How can we protect people from air pollution?

protect people
© Markus Gann

Sarah Woolnough, Chief Executive of Asthma UK and the British Lung Foundation, discusses the UK’s toxic air crisis, the invisible threat of air pollution, and outlines how policymakers must protect people’s health and create a fairer, healthier society

There’s no denying the COVID-19 pandemic has pushed lung health to the front of all of our minds and has shone a spotlight on the devastating impact that respiratory conditions can have. But it has also shown us the importance of building back healthier, and more resilient societies that can better withstand future health scares.

That’s why at Asthma UK and the British Lung Foundation, we are fighting for a world where people’s health and future prospects are not damaged by the air they breathe. Just as no one should have to drink dirty water, we believe that no one should be forced to breathe dirty air.

A health emergency

Air pollution is a health emergency and the single biggest environmental threat to human health that we face today. The evidence of its dangers is overwhelming. We already know that it contributes up to 36,0001 premature deaths each year and places a huge burden on the NHS, with evidence linking spikes in toxic air to increased hospital admissions. The estimated annual cost to the UK economy is a staggering £1.6 billion2.

Last year, for the first time in the world, air pollution featured on the death certificate of Ella Kissi-Debrah, a young girl from London with severe asthma. The landmark ruling found that not enough was done to protect her.

It is scandalous that decision-makers have known about the dangers of this invisible killer for decades, yet still far too little is being done to protect people. Actions to tackle it are often side-lined or delayed, as we have seen with the Environment Bill – a new piece of legislation that the government could be using to commit to world-leading clean air targets. The Bill was delayed again in February 2021, and we are yet to see any commitment to these life-saving targets.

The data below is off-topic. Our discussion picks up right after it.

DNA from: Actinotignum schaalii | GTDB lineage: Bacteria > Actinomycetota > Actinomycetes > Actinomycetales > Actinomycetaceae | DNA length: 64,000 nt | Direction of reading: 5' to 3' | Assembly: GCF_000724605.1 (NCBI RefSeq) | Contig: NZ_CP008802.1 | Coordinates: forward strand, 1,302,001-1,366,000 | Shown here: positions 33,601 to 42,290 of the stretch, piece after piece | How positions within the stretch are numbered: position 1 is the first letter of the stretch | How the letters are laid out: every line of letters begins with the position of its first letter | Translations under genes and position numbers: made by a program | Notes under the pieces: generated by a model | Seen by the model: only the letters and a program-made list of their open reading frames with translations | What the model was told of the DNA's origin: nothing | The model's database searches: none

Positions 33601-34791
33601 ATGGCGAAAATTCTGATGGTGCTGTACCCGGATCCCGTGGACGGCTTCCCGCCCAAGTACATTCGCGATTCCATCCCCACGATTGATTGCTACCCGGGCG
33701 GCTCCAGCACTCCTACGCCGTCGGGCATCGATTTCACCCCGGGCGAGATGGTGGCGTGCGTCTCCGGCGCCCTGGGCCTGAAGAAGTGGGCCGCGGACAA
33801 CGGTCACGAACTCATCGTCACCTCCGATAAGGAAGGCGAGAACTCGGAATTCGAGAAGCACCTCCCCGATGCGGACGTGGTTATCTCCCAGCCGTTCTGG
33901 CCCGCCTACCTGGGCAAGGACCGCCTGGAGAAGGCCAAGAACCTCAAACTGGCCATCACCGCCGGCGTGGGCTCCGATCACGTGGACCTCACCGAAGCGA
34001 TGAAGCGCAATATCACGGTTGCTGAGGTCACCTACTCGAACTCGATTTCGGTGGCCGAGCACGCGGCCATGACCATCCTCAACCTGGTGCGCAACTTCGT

Our latest report, The Invisible Threat, how we can protect people from air pollution and create a fairer, healthier society3; clearly sets out the actions policymakers can and must take immediately to protect people from air pollution and to ensure that we build back better from COVID-19.

The report also exposes the scale of the UK’s toxic air crisis and shows how it is unfairly impacting higher risk groups. This includes people living with a lung condition; pregnant women; children; older people and those living on the lowest incomes.

Six million over 65s exposed to dangerously high levels…

No one should have to protect themselves from the air around them, yet our report found 59% (around six million) of people aged 65 and over in England are living in areas where particulate matter pollution (PM2.5 ) is dangerously high.

Air pollution is bad for everyone, but for older people who are more likely to suffer from lung disease or have weakened lungs from ageing, exposure can put them at immediate risk of breathing difficulties or can cause flare-ups of existing conditions, such as asthma and COPD, which can be life-threatening.